Charm2.ThumbThe so-called betel-nut beauties, who are unique to Taiwan, peddle the island’s second-largest crop to 17.5 percent of the adult male population, according to government estimates.

Chewing addictive betel nuts, the seed of the betel palm, increases the risk of mouth cancer, according to Taiwan’s Department of Health. Officials are encouraging farmers to plant alternatives to the $359 million annual crop, urging about 1.6 million users to quit….

Sellers are coming under pressure, too. The police are stepping up inspections of betel-nut beauties for moral and safety reasons, said Patricia Huang, a spokeswoman at the Ministry of the Interior.

"Their revealing clothing may distract drivers and cause car accidents, as well as prompt male clients to harass or even sexually assault them,'’ Huang said.

County officials are helping, closing down booths if they judge sellers’ clothing to be too revealing, said Wang Yun-tsen, deputy director of economic development in Taoyuan, which is home to the country’s largest international airport.

(Photo stolen from here)

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by @ 7:56 pm. Filed under Taiwan, Asia, East Asia, Northeast Asia

asian desserts

At Marginal Revolution, Tyler Cowen asks a question that has long perplexed AsiaPundit: "Why don’t Asian restaurants have good desserts?":

IcekachangI’ll let you all bicker as to whether the stylized fact is true only in the USA, or across the world.  I don’t know if the following explanation is true, but finally I have heard an explanation which might plausibly be true:

    …many traditional desserts require a great deal of work to make, at least when compared to stir-frying some shreds of this and that together.  Most restaurateurs are simply unwilling to go to the trouble, particularly since the profit margin on desserts is generally smaller than that on the main dishes.  The same phenomenon occurs in other ethnic restaurants.  In the old country, desserts and snack foods are made in specialized shops where the volume keeps labor costs down [TC: and freshness up…btw, the emphasis is added].

That is from A. Zee’s Swallowing Clouds: A Playful Journey Through Chinese Culture, Language, and Culture.  The author also suggests that the Chinese prefer to eat desserts apart from regular mealtimes; for some reason this is supposed to lower the quality of restaurant-based desserts.  I prefer the first explanation.  Indian sweet shops are fantastic, but U.S.-based Indian restaurants have only so-so desserts.  Comments are open, I am eager to hear your opinions…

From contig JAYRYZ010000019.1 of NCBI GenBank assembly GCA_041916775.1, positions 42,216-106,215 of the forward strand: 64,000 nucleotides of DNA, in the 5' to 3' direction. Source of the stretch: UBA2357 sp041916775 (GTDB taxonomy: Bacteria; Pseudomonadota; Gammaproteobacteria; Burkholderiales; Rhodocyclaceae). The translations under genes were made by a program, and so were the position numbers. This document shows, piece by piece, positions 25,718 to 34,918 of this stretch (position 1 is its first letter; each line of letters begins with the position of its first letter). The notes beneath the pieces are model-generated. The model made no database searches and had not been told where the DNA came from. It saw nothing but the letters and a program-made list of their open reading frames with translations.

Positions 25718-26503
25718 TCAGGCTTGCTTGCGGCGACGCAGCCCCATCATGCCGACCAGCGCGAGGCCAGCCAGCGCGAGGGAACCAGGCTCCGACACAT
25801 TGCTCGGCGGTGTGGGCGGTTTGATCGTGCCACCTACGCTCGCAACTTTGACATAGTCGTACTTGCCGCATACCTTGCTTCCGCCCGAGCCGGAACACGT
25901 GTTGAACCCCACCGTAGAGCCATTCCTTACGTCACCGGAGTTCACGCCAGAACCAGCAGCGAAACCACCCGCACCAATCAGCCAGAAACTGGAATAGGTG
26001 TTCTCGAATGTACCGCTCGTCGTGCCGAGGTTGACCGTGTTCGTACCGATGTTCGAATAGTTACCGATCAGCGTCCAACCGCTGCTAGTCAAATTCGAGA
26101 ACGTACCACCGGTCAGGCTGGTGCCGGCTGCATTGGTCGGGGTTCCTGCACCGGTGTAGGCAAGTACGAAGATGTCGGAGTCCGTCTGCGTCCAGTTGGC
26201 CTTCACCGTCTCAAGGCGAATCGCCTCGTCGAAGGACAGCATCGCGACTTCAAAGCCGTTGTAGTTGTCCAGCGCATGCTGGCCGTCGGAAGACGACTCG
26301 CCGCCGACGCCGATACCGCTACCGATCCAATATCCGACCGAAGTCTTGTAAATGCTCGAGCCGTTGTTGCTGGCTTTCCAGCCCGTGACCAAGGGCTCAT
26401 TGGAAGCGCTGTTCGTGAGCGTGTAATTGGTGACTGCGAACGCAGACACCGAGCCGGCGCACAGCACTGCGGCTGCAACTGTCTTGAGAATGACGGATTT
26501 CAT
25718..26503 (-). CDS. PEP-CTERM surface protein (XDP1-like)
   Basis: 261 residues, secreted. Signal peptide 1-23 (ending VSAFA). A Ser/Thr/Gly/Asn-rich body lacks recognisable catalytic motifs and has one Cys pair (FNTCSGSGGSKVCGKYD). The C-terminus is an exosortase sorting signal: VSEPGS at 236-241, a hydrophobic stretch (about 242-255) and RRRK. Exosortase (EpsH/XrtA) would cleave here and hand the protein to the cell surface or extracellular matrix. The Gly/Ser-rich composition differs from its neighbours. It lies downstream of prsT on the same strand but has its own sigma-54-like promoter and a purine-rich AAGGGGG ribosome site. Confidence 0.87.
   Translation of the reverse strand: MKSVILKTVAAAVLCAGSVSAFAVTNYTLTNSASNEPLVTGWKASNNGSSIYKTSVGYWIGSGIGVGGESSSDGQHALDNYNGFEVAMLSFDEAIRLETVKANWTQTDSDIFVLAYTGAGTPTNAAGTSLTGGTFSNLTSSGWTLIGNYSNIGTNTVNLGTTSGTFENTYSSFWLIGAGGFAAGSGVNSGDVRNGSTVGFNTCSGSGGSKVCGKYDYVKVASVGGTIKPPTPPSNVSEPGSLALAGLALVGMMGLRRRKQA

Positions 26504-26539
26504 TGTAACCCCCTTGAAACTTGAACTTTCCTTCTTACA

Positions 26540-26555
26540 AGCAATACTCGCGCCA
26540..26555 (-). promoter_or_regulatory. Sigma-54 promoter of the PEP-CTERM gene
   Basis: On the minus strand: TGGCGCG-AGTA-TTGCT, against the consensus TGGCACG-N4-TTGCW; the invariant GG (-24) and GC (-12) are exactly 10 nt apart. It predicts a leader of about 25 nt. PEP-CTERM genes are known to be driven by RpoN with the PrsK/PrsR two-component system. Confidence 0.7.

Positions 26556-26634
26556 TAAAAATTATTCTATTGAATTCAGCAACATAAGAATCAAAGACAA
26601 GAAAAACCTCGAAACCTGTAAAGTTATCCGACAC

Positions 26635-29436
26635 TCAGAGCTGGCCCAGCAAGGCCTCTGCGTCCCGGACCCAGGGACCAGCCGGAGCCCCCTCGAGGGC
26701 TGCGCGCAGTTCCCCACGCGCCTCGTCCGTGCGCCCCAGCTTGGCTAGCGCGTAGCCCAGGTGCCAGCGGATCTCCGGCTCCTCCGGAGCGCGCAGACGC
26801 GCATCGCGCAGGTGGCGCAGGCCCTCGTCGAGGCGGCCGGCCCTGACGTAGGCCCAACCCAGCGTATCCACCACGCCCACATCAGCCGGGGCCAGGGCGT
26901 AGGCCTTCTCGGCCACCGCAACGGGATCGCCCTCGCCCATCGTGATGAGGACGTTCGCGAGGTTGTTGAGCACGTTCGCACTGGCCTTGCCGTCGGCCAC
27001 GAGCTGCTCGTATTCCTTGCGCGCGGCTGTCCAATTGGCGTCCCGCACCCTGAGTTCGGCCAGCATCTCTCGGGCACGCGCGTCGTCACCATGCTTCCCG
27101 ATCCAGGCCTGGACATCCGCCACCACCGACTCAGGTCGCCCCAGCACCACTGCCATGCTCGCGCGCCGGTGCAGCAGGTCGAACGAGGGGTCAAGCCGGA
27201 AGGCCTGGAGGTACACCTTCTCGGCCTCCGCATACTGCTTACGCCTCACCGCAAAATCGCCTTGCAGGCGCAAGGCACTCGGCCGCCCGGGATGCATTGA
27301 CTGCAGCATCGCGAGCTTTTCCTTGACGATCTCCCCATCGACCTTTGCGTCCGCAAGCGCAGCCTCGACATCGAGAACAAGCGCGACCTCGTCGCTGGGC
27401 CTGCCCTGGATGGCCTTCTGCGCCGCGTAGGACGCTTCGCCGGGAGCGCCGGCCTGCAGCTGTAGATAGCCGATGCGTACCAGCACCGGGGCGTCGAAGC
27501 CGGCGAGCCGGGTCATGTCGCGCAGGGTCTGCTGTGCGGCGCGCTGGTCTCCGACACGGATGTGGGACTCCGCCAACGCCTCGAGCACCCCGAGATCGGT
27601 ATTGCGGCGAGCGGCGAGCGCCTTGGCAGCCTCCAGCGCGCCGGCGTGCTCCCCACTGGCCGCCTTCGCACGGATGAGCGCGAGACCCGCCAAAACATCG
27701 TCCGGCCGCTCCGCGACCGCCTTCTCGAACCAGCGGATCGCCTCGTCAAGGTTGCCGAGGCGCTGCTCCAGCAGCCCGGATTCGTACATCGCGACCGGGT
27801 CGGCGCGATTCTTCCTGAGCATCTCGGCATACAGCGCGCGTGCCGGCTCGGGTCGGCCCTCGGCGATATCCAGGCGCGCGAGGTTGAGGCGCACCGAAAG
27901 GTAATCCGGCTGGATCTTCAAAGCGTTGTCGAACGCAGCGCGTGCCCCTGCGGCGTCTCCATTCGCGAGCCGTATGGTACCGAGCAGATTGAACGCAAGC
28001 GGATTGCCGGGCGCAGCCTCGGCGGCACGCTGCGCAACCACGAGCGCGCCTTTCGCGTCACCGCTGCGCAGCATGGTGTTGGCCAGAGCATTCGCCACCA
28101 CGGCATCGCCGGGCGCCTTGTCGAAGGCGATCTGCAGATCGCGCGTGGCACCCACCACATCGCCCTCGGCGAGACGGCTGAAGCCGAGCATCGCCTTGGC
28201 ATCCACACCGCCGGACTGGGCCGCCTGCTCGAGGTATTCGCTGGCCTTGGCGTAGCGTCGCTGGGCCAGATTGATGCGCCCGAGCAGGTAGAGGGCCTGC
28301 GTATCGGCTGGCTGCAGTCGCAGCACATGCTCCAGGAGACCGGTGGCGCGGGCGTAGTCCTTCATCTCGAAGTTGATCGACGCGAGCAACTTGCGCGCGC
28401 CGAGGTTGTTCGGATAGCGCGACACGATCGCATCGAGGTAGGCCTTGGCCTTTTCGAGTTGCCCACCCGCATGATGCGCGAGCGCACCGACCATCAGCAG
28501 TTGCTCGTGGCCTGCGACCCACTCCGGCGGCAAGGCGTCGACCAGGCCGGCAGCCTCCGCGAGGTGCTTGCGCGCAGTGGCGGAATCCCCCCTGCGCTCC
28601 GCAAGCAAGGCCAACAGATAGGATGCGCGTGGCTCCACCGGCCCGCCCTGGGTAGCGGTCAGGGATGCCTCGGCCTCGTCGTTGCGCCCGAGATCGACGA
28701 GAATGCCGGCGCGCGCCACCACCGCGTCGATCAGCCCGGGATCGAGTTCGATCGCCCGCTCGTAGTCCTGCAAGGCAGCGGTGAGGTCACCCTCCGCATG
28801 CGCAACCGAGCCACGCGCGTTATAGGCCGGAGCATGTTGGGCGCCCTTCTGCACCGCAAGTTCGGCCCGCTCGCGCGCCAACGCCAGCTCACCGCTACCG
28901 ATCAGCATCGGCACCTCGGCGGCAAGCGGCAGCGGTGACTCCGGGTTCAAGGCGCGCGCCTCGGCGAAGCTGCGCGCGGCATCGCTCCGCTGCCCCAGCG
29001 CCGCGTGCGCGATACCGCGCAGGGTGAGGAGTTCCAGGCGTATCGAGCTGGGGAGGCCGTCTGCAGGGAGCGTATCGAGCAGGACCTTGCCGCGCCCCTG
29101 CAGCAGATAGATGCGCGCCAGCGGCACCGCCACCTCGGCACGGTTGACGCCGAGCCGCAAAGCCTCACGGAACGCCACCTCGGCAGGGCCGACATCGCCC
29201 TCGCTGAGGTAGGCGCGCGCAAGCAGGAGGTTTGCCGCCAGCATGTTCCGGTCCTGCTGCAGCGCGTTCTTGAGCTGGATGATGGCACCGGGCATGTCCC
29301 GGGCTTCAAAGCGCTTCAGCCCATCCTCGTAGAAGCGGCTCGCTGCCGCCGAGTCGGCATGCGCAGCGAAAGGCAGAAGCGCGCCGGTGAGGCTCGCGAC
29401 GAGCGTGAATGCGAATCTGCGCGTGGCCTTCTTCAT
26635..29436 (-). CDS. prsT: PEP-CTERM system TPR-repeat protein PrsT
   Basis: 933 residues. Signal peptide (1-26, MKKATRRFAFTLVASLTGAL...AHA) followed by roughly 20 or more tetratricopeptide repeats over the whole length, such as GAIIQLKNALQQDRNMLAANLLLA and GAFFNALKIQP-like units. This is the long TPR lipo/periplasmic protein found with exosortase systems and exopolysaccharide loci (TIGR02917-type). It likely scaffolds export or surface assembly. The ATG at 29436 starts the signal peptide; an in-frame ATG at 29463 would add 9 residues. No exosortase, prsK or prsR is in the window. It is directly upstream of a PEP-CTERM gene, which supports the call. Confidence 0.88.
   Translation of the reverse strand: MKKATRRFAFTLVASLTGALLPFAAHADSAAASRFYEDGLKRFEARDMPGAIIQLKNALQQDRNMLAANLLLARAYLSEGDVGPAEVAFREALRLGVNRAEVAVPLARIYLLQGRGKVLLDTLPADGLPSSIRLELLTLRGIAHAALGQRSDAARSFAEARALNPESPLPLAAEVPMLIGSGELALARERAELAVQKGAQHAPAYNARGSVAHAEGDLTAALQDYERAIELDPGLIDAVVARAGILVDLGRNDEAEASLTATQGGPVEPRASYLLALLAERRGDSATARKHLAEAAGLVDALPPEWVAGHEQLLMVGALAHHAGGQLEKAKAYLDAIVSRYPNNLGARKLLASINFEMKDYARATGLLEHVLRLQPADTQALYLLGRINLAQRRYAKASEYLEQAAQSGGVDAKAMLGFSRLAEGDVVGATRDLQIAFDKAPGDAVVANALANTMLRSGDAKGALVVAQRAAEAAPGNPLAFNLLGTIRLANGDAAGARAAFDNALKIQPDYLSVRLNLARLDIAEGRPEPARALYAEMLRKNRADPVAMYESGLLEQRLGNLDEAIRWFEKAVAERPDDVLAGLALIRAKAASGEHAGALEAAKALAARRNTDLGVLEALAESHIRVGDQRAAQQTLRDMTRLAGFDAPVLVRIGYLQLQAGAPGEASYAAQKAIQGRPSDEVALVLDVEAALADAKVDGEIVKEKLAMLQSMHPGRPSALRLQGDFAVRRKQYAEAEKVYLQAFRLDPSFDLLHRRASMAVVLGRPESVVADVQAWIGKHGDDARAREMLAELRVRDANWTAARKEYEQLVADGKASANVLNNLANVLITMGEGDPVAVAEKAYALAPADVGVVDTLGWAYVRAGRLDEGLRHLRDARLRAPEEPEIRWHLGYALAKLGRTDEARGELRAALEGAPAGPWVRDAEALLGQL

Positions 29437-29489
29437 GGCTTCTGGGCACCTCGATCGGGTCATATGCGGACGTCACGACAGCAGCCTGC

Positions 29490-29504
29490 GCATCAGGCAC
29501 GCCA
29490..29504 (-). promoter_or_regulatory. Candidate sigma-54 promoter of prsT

(Image via here)

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by @ 7:19 pm. Filed under Food and Drink, Asia, East Asia, Northeast Asia, Southeast Asia, South Asia

the new people’s liberation army

AsiaPundit has been noticing a steady rise in the number of silly looking photos of the People’s Liberation Army. He suspects this is part of a coordinated campaign to soften its image.

Via Jing, Don’t ask, don’t tell.:

Via Riding Sun: Caption this:
Another caption contest via Outside the Beltway.


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by @ 6:31 pm. Filed under China, Asia, East Asia, Northeast Asia

feeling lucky?


(via Geek Culture)


(Boing Boing)

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by @ 5:22 pm. Filed under China, Asia, East Asia, Northeast Asia, Web/Tech, Censorship

30 January, 2006

malaysia bans ‘black metal’

AsiaPundit is no fan of ‘black metal,’ a ridiculous heavy-metal subgenre featuring men in leather and heavy makeup often singing in falsetto. However, AP objects to Malaysia’s move to ban all things black metal.

GorgorothBlack Metal culture has been declared as a deviation from Islamic teachings and those found practising it could be penalised under syariah law. The National Fatwa Council ruled that Black Metal culture was totally against the syariat (Islamic principles) and could lead its followers to being murtad (apostate). The council issued the decree after deliberating on the matter at its bi-monthly meeting yesterday.

“We discussed the issue at length to understand what Black Metal is all about and its effect on our culture,” council chairman Prof Datuk Shukor Husin told newsmen after the meeting. “It has been established that Black Metal practices are way against the syariat and every effort must be taken to stop its spread.”

First they came for the headbangers, and I didn’t speak up,: because I wasn’t a headbanger…

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by @ 9:38 pm. Filed under Malaysia, Asia, East Asia, Southeast Asia

s’pore election blogging

Election cycles are generally the most active periods for bloggers in the West. In Singapore, the most Western country in Asia, expect something different.:

SingaporelectionMy guess is that most bloggers do not know that certain laws restricting what can be said over the internet kick in once a parliamentary election is called. Some bloggers will be surprised that some of the things they say about Singapore politics may expose them to prosecution.

The last time there was a parliamentary election (also called a general election) in Singapore, which was on 3 Nov 2001, blogging was not yet a household word. Some of today’s most prolific bloggers were probably not yet out of school.

In 2001, websites offering political content were relatively few, and news about the amendments to the Parliamentary Elections Act, amendments which specifically dealt with internet communications, were still fresh in webmasters’ minds, having been passed only in August of the same year.